File "/mnt/ngs/analysis/software/bwa-meth/bwa-meth-0.09/bwameth.py", line 511, in main
    sys.exit(tabulate_main(args[1:]))
    File "/mnt/ngs/analysis/software/bwa-meth/bwa-meth-0.09/bwameth.py", line 468, in tabulate_main
    header="ordered")):
    TypeError: reader() got an unexpected keyword argument 'skip_while'
    It looks like the reader() function is confused by the "skip_while=lambda toks: ..." argument. Any ideas?

Thanks in advance,
Andrew
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Old 04-17-2014, 08:03 AM   #13
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I would have to do some tests on 75 base reads but indeed, bwa mem will work fine on them, I just wanted to be conservative in the recommendation. I assume that it would be fine. For you problem with `skip_while` just do:

pip install -U toolshed

to get a newer version of toolshed. If that still doesn't work, let me know.
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Old 04-17-2014, 08:06 AM   #14
brentp
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by the way, in the bwa-meth repository, there is a script for extracting methylation call from any sorted bam file regardless of it's origin (aligner). It is here:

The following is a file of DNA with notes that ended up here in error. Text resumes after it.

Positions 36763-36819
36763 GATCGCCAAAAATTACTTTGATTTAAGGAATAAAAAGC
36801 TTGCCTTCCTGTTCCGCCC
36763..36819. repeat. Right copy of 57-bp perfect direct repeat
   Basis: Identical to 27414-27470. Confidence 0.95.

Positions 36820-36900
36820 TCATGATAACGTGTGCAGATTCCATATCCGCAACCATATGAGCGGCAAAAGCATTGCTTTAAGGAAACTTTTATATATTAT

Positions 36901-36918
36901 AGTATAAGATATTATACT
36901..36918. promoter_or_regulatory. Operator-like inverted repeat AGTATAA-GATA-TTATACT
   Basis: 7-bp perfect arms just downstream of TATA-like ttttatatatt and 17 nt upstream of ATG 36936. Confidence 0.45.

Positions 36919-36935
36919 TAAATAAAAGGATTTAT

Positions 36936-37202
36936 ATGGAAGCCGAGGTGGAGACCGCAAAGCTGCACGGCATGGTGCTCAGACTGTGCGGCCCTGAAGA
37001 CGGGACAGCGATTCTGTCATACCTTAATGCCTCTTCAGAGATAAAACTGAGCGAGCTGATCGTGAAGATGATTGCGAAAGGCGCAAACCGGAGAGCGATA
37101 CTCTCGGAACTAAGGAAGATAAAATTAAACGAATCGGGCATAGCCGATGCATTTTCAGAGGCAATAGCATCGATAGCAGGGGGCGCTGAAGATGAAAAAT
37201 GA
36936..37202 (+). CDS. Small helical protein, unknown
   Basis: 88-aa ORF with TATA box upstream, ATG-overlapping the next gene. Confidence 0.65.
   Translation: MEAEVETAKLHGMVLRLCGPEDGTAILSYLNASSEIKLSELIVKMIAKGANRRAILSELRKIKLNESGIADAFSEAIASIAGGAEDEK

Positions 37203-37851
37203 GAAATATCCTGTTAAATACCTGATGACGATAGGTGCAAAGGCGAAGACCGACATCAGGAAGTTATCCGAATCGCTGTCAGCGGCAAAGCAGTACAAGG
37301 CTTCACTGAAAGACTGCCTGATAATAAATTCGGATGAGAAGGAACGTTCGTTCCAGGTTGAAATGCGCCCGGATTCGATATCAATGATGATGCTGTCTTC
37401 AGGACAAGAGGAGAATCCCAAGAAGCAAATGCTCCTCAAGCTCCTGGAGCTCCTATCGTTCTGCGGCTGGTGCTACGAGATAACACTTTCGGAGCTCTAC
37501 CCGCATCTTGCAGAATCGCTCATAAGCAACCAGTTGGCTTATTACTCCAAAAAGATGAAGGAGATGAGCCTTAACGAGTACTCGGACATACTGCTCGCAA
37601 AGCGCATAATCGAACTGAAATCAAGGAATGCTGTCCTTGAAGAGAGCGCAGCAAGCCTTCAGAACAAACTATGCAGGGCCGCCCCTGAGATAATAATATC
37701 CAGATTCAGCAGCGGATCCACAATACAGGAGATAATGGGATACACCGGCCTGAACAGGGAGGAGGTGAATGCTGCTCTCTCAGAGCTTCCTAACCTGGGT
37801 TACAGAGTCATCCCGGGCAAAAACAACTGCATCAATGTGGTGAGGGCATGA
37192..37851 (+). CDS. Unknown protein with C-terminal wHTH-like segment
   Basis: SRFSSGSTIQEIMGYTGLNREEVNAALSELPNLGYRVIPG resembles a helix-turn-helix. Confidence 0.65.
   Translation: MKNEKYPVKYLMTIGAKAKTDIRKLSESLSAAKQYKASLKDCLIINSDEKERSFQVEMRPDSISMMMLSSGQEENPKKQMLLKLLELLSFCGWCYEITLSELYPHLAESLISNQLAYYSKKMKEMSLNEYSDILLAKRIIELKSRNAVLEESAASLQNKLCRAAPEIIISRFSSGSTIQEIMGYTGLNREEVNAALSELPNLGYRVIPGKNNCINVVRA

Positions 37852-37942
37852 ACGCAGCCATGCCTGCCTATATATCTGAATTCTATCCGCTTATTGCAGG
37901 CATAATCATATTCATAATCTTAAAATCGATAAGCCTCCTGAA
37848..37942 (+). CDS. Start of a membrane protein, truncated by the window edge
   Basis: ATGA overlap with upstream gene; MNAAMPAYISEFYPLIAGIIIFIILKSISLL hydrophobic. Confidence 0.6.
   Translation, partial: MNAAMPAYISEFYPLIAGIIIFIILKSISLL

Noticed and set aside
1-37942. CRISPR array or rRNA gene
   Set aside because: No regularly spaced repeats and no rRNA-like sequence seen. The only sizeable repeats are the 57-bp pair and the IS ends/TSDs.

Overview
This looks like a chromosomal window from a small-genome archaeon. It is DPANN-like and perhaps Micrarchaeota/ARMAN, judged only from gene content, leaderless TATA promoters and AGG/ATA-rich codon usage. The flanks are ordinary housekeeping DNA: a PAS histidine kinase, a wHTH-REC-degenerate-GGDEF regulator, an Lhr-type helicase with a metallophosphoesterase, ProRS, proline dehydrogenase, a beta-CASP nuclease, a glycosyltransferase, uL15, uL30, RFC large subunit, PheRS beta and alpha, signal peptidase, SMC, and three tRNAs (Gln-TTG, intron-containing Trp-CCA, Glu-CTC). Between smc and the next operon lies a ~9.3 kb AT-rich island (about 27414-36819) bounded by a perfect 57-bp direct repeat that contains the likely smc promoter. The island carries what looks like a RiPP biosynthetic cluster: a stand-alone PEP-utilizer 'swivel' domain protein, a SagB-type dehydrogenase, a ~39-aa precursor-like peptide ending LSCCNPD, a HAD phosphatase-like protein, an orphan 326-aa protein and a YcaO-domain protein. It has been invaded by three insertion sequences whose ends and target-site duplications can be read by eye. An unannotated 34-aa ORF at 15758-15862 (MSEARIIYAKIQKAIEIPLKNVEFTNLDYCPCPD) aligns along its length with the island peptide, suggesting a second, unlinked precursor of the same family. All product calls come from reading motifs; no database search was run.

https://github.com/brentp/bwa-meth/b...methylation.py

It may need more testing and does some unfriendly stuff like dumping the output to files in the current directory, but does give sane results when compared to, e.g. bismark_methylation_extractor.
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Old 04-17-2014, 03:31 PM   #15
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Quote:
Originally Posted by brentp View Post
... but does give sane results when compared to, e.g. bismark_methylation_extractor.
Can you please elaborate on this, Brent?
Cheers,
Pete
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Old 04-17-2014, 04:01 PM   #16
brentp
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I mean it gives similar and therefore I assume sane/correct output.
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Old 04-17-2014, 08:31 PM   #17
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Thanks, Brent. Sorry, I'd misinterpreted your statement as saying that you thought bismark_methylation_extractor didn't give sane results. All good